Local Journalist, Author Inspires Blood Drive | News
A blood drive, honoring former Rutland Herald reporter Yvonne Daley, has already filled up, but Daley, who needs blood donations every two weeks, hopes community members will be inspired to donate. blood at one of the other blood drives to come. The area.
On Wednesday, she spoke about the need that inspired her daughter, Dawn Carlson, and Steve Costello, one of the organizers of the Gift of Life Marathon blood drive, to organize an event she is representing.
“I have a rare bone marrow dysfunction that requires blood transfusions twice a month,” she said.
Daley said she learned of the disease more than a year ago.
“I have severe anemia so without the transfusions I’m totally flat so I’m dependent on them. I was very grateful that I was able to get them when I needed them,” she said.
On one occasion, Daley had to travel to Middlebury for his transfusion, she said.
Daley was a reporter for the Herald for about 20 years, beginning in the late 1970s and covering the state of Vermont. She is also an author and poet whose most recent book is “Going Up The Country: When the Hippies, Dreamers, Freaks and Radicals Moved to Vermont”, and has also written books on Senator Jim Jeffords and Tropical Storm Irene.
For 18 years, Daley was a professor at San Francisco State University, where she is now professor emeritus of journalism.
Her husband, Chuck Clarino, who is also well known locally as a sportswriter, wrote for the Herald for many years.
Costello said he’s known Daley for more than 35 years, since he was an intern at the Rutland Herald in 1985 when he was a sophomore in college.
“Yvonne was a superstar journalist there. There were a few dozen reporters in those days and to land on the front page you had to either cover a murder or really tell an important story. Yvonne was on the front page pretty much every day,” he said.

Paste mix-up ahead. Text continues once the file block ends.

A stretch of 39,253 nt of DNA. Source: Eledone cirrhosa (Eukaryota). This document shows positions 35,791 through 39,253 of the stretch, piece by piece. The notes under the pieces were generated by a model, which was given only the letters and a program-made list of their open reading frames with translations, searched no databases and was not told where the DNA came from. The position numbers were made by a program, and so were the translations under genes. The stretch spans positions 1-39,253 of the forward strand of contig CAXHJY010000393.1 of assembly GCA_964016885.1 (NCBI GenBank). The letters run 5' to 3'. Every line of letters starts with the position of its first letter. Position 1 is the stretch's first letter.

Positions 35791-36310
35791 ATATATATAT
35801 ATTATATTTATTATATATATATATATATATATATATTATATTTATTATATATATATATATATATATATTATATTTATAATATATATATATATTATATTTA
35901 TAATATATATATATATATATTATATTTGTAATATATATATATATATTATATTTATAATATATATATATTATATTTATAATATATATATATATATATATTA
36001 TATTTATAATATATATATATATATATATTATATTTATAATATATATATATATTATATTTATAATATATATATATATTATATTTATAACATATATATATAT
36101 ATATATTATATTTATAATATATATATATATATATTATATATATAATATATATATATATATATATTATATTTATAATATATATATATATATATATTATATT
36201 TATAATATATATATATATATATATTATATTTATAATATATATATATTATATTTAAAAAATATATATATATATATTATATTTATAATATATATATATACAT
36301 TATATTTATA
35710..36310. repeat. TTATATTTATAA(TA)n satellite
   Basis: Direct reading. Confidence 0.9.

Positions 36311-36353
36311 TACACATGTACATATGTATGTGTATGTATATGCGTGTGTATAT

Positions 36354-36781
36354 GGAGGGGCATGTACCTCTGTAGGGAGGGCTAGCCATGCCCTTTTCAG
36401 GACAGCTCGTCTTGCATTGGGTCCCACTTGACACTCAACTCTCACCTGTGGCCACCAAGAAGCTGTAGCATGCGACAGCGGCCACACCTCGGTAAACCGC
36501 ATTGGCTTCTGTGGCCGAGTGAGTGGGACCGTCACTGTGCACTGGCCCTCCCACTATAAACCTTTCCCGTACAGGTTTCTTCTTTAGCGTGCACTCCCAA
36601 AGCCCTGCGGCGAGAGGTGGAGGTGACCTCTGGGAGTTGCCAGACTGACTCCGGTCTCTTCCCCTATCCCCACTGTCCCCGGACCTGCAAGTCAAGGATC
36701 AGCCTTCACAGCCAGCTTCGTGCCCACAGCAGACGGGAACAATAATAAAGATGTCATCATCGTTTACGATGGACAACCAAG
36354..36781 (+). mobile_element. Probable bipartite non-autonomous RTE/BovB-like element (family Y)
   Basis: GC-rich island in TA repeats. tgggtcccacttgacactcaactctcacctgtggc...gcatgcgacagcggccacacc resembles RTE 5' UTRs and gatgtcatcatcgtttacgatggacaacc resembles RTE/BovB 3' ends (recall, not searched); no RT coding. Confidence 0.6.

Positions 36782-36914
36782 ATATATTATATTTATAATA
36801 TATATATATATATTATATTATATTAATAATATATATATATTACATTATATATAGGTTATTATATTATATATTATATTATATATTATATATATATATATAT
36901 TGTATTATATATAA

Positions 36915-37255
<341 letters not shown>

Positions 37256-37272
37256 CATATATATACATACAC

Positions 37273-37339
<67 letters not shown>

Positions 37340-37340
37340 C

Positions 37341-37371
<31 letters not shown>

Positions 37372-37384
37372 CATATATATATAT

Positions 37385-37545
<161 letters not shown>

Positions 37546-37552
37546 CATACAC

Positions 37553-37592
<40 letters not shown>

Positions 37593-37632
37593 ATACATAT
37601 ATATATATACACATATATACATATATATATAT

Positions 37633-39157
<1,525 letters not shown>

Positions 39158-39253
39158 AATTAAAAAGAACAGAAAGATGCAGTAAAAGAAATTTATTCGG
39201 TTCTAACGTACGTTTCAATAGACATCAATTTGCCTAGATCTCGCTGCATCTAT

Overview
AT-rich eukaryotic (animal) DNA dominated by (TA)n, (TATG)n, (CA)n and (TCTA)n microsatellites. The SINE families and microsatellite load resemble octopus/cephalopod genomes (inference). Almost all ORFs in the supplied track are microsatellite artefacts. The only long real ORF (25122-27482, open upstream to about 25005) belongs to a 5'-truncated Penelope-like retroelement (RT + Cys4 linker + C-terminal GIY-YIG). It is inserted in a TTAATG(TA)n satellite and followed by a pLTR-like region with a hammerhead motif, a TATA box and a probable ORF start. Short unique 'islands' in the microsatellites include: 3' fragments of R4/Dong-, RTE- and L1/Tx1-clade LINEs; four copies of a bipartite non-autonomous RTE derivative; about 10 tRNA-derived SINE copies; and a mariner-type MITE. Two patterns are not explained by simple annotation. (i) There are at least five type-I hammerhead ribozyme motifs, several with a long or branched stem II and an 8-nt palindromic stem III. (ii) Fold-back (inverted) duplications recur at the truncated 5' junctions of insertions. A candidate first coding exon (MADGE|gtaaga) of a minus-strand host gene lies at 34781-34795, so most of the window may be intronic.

Costello said she was a great role model for him as a young reporter.
Daley said she was going to Foley Cancer Center at Rutland Regional Medical Center for transfusions. The experience was a reminder of the importance of donating blood, she said.
“You look around and you see people from very young to my age and you realize that all of these people are in some way dependent on others whether they get platelets or a blood infusion to stay healthy. I think many of us take blood drives and blood donations for granted. We know them, but we don’t participate because we don’t think it applies to us, but if you’re healthy, it applies to you because someone who has a car accident or who has an operation or a condition like me, we need that blood,” she said.
Daley said her condition was serious enough that, without blood infusions, after a month she couldn’t get out of bed.
Jennifer Costa, regional director of communications for the American Red Cross’ Northern New England Region, urged Rutlanders to find a blood drive through which they could donate.
“The Red Cross is still facing its worst blood shortage in more than a decade. We continue to take all possible steps to return to the levels we would like to be. … Typically we like to have a five-day supply of these critical blood types, mostly O, on the shelves and recently we’ve been running at around half a day’s supply,” she said.
The ride on Daley’s behalf will take place at the US Army Reserve building on Post Road in Rutland Town on February 25.
Daley said she plans to be at the drive-thru when it opens at 11 a.m., though she said she wasn’t sure she could stay all day. She said she wanted to be there to thank the donors.
“I have to say I’m incredibly grateful that it filled up, and it filled up fast,” she said.
Costello said he expects the reader to collect around 100 pints.
There will also be blood drives in the area on February 19 and March 12 at Rutland Regional Medical Center; February 23, at Castleton University; March 9 at St. Alphonsus Church in Pittsford; March 16 at the Killington Grand Hotel; and March 18 at the Elks Lodge in Rutland.
Costello said organizers were hoping to fill available slots on all routes.
Costa said she hoped donors would consider becoming regular donors, but said she was already grateful for local efforts.
“The Rutland community is fantastic. Whenever there is a call for blood, the community repeatedly steps in to answer that call. Typically, we will see discs fill up in this area. The Rutland community and our donors there are incredibly generous with their time and blood,” she said.